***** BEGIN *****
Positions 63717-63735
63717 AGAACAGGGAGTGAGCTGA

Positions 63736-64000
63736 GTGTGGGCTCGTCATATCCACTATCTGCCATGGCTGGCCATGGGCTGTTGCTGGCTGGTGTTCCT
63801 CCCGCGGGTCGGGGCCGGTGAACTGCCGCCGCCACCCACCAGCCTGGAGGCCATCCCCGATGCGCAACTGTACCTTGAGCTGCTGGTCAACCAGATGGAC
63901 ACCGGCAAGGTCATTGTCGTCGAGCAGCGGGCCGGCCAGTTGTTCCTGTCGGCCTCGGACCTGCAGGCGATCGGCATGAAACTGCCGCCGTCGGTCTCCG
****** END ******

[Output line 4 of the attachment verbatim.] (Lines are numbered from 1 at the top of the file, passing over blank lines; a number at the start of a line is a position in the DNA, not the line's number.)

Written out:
63736 GTGTGGGCTCGTCATATCCACTATCTGCCATGGCTGGCCATGGGCTGTTGCTGGCTGGTGTTCCT